http://sdg.iisd.org/news/sdg-report-2018-finds-conflict-climate-change-inequality-hindering-progress/

https://www.forbes.com/sites/jamesconca/2012/06/10/energys-deathprint-a-price-always-paid/#16e2ea1b709b

 

 

 

 

Missing Out on Benefits

 

renewable-energy-jobs-in-world

10.3 million people were employed in renewable sector says IRENA. Photo c/o https://constructionplacements.com

Renewable energy as experts has been saying bring many benefits. All over the world, big global brands and governments are making the shift to sustainable sources of power because they to help the environment as well as save on power costs.

 

However, more affordable energy prices and a cleaner environment are not the only benefits of choosing renewable energy. Fortunately, opting to build RE plants has a direct on the economy through job generation.

The International Renewable Energy Agency or IRENA report, Renewable Energy and Jobs Annual Review 2018 showed that in 2017 alone, the renewable energy industry generated more than half a million jobs around the world. This number brings the total number of people employed by the sector to 10.3 million as some 500,000 more jobs were created last year by the industry.

The same report noted that United States, China, Brazil, Germany, Japan and India combined accounted for the 70 percent of the jobs. Asia on the other hand accounted for 60 percent of all the renewable jobs having employed three million workers for solar PV energy alone.

These numbers can silence many naysayers who claim that a shift to greener forms of energy could cost many workers their jobs. In fact, the change to cleaner forms of energy is set to create more employment in the next coming decades as noted by Adnan Z. Amin, Director-General of IRENA. “Fundamentally, this data supports our analysis that decarbonisation of the global energy system can grow the global economy and create up to 28 million jobs in the sector by 2050,” Amin stressed.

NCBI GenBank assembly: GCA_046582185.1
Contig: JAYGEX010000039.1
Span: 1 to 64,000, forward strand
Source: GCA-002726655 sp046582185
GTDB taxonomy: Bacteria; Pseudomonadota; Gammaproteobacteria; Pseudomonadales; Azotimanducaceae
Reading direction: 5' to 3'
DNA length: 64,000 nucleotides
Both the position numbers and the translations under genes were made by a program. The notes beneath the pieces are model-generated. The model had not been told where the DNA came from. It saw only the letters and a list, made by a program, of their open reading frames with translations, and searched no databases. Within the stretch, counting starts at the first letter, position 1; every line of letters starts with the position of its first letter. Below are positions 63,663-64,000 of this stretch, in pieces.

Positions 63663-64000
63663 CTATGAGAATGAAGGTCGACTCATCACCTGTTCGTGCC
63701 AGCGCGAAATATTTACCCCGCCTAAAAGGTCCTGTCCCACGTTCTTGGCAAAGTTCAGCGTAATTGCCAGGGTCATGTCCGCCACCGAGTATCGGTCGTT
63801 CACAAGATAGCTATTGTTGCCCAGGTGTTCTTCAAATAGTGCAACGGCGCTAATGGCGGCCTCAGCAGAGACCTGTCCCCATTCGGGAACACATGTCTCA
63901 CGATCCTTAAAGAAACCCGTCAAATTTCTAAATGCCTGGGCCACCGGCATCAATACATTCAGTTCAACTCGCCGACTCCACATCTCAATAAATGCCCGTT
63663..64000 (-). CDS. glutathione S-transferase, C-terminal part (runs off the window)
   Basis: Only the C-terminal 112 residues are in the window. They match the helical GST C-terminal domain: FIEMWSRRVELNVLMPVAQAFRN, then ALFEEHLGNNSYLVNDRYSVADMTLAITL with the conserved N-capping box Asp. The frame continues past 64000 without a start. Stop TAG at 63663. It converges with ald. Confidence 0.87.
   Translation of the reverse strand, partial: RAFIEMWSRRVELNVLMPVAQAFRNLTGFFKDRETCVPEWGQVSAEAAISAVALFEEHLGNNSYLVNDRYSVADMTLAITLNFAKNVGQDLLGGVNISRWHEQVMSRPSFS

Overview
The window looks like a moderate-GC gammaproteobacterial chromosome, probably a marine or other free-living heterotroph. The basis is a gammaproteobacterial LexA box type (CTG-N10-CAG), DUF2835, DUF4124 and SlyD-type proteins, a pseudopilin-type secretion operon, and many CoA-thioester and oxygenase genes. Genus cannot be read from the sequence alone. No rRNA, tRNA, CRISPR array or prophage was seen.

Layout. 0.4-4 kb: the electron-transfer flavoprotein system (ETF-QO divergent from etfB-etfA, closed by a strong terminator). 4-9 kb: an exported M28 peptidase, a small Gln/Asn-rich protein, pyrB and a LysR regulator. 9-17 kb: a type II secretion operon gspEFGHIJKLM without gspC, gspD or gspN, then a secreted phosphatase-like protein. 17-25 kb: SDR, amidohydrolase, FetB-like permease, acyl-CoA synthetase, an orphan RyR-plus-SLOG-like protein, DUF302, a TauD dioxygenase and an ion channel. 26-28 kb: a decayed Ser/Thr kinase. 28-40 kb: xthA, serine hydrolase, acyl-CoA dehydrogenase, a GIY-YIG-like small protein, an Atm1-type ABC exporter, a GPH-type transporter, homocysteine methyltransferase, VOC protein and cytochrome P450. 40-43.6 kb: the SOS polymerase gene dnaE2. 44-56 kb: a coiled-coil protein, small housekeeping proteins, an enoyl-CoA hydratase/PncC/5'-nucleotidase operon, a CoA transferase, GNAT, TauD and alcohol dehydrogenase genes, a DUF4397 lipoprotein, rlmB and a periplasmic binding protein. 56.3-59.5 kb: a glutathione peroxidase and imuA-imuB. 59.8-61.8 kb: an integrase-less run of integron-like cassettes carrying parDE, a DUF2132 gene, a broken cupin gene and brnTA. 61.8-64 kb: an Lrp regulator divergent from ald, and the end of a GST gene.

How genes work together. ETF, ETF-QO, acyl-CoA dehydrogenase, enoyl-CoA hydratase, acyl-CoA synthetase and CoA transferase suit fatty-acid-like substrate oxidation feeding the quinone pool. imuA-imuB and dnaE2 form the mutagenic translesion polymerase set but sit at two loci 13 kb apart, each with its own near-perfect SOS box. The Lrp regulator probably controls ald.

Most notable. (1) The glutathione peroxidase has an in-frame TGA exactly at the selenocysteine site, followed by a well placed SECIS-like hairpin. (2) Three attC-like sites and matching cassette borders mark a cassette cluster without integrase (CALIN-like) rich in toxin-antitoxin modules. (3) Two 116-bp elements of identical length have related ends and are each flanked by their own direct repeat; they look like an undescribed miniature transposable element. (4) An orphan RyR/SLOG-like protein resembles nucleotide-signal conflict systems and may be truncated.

Locally, the RE sector can create plenty of jobs for the Filipinos, too.

The  Greenpeace report “Green is Gold: How renewable energy can save us money and generate jobs, in 2013, noted that the Philippines, being a tropical country can generate as much as   4.5 to 5.5 kWh/m2/day. Data collected by the research showed that a 10 MW solar power plant usually employs 1000 people during the construction phase that lasts for six months and additional 100 full-time employees.
And this is just for solar power.

Overall, Greenpeace’s report found that the RE sector in the country can provide as much as 6.3 million jobs by 2030. Plus, renewable power in the Philippines can create some 62,625 jobs for every 7.828 RE projects for development

Unfortunately, unless we can fix the problems in the sector, then we cannot expect to reap the full benefits of RE including providing more employment for the Filipino workers.

Inconsistent and unfavorable policies to developers hinder the sector from reaping the economic benefits of harnessing more power from natural sources. The IRENA report stressed this point when it noted: “Employment trends and patterns are shaped by a wide range of technical, economic and policy-driven factors. Where policies become less favorable to renewable energy, change abruptly or invite uncertainty, the result can be job losses or lack of new job creation.”